Red-Hot PokerKniphofia uvaria
Dead NettleLamium maculatum
LantanaLantana spp.
LavenderLavandula spp.
LeucophyllumLeucophyllum spp.
Blue FlaxLinum lewisii
LupineLupinus spp.
Crown-PinkLychnis coronaria
Tansy AsterMacaeranthera tanacetifolia
MagnoliaMagnolia spp.
Creeping Oregon Grape, Oregon GrapeMahonia spp.
FernsMany Species
Blackfoot DaisyMelampodium leucanthum
Bee BalmMonarda spp.
BambooMost Species
Forget-Me-NotMyosotis scorpioides
DaffodlisNarcissus spp.
CatnipNepeta spp.
OreganoOriganum spp.
LocoweedOxytropis
Japanese SpurgePachysandra terminalis
PoppyPapaver spp.
Virginia Creeper, Engelmann IvyParthenocissus spp.
Beard Tongue, PenstemonPenstemon spp.
Creeping PhloxPhlox subulata
SprucePicea spp.
PinePinus spp.
Jacob’s LadderPolemonium caeruleum
Potentilla, CinquefoilPotentilla spp.
Douglas FirPseudotsuga menziesii
FirethornPyracantha spp.
OakQuercus spp.
Mexican HatRatibida columnifera
SumacRhus spp.
Currant, GooseberryRibes spp.
RosemaryRosmarinus officinalis
Boulder RaspberryRubus deliciosus
Gloriosa Daisy, Blackeyed SusanRudbeckia hirta
Sage, SalviaSalvia spp.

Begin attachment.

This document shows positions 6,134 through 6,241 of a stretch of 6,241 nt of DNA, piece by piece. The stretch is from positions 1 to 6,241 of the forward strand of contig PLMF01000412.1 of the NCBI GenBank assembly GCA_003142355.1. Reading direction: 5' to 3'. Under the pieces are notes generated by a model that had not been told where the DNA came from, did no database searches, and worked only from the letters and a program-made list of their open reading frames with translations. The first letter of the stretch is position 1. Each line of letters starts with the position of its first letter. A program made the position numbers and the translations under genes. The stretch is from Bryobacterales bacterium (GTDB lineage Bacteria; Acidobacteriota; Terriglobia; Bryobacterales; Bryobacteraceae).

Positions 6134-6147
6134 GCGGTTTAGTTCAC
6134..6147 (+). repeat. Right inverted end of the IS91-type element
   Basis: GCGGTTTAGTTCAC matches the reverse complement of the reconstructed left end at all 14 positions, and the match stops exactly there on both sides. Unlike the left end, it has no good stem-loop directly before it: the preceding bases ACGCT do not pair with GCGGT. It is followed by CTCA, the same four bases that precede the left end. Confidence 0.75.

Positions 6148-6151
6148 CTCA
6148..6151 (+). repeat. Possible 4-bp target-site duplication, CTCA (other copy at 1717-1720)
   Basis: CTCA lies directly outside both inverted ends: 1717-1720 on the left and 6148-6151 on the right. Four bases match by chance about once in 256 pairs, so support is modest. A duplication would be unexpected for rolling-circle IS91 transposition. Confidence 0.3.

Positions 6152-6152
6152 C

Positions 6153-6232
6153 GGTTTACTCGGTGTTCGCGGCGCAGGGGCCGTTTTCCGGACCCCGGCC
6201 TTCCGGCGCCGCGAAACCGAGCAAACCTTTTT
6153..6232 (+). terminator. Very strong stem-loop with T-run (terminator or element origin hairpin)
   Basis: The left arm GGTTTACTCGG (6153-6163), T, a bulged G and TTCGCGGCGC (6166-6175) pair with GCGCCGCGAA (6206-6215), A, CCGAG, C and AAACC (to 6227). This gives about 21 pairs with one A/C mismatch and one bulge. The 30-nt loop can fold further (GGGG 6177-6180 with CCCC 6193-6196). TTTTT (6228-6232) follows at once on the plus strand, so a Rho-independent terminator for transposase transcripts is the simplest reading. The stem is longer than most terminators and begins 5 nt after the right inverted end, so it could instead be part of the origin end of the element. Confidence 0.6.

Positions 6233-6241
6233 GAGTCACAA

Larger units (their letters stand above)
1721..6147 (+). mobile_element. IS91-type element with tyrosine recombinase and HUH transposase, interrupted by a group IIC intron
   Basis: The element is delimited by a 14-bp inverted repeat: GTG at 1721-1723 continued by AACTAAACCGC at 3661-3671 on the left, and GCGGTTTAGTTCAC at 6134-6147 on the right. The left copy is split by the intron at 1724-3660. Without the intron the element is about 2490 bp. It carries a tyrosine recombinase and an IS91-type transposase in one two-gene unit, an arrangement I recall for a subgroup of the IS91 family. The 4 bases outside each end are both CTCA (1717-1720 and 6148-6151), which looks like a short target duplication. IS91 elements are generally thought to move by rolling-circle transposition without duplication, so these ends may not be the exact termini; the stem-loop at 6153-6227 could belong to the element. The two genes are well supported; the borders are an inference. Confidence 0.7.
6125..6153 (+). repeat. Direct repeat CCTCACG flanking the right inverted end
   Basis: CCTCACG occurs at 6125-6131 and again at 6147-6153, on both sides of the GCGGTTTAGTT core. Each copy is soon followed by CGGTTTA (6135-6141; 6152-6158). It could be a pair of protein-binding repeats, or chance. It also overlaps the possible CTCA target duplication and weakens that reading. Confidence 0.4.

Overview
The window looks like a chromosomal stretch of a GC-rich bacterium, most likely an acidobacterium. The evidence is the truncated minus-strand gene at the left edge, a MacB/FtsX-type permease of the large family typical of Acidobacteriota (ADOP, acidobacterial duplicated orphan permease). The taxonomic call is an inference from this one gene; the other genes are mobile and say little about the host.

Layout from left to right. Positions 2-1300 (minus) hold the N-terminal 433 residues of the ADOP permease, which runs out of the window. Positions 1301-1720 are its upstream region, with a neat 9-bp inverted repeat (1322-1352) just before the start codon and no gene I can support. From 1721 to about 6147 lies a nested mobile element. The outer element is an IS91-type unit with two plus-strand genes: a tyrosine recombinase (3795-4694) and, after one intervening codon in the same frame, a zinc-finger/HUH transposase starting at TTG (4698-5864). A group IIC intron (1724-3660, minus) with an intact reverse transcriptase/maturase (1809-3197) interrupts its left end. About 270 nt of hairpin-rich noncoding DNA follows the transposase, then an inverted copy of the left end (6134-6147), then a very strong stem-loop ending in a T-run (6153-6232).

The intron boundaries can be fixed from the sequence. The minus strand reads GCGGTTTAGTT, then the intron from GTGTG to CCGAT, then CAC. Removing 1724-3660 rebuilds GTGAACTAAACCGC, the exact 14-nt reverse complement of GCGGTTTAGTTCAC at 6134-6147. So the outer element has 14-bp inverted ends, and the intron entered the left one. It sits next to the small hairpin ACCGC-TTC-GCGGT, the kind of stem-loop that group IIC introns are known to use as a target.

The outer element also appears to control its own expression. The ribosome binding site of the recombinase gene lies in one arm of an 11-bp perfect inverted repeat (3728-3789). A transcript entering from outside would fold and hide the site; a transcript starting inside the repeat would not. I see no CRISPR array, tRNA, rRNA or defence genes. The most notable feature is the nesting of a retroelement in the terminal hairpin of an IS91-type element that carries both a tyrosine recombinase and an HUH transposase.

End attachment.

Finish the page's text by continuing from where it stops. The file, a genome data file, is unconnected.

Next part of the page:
SantolinaSantolina spp.
SoapwortSaponaria ocymoides
SaxifrageSaxifraga spp.
Pincushion FlowerScabiosa spp.
Squill (Bluebell)Scilla spp.
JojobaSimmondsia chinensis
GoldenrodSolidago spp.
Texas Mountain LaurelSophora Secundiflora
Lamb’s EarsStachys byzantina
Prince's Plume Stanleya
Feather GrassStipa spp.
SedumStone Crop
SnowberrySymphoricarpos albus
LilacSyringa spp.
Golden BannerThermopsis divaricarpa
ThymeThymus spp.
VerbenaVerbena spp.
Speedwell, VeronicaVeronica spp.
ViburnumViburnum spp.
PeriwinkleVinca spp.
Sweet VioletViola odorata
WisteriaWisteria spp.
California FuchsiaZauschneria californica
Hummingbird Trumpet, Orange CarpetZauschneria garrettii

 

Sources:

Colorado State University Cooperative Extension

University of Arizona Cooperative Extension

Oregon State University Extension Service 

Todd’s Google+ profile

About Todd Heft

Todd Heft is an organic gardener and freelance garden writer who lives in the Lehigh Valley, PA and has gardened for most of his life. When he isn't writing or reading about organic gardening, he's gardening. His first book, "Homegrown Tomatoes: The Step-By-Step Guide to Growing Delicious Organic Tomatoes In Your Garden" is available on Amazon now. Google
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10 Responses to Rabbits and Deer Won’t Eat These Flowers, Shrubs, Herbs, and Trees

  1. Claude Girardi says: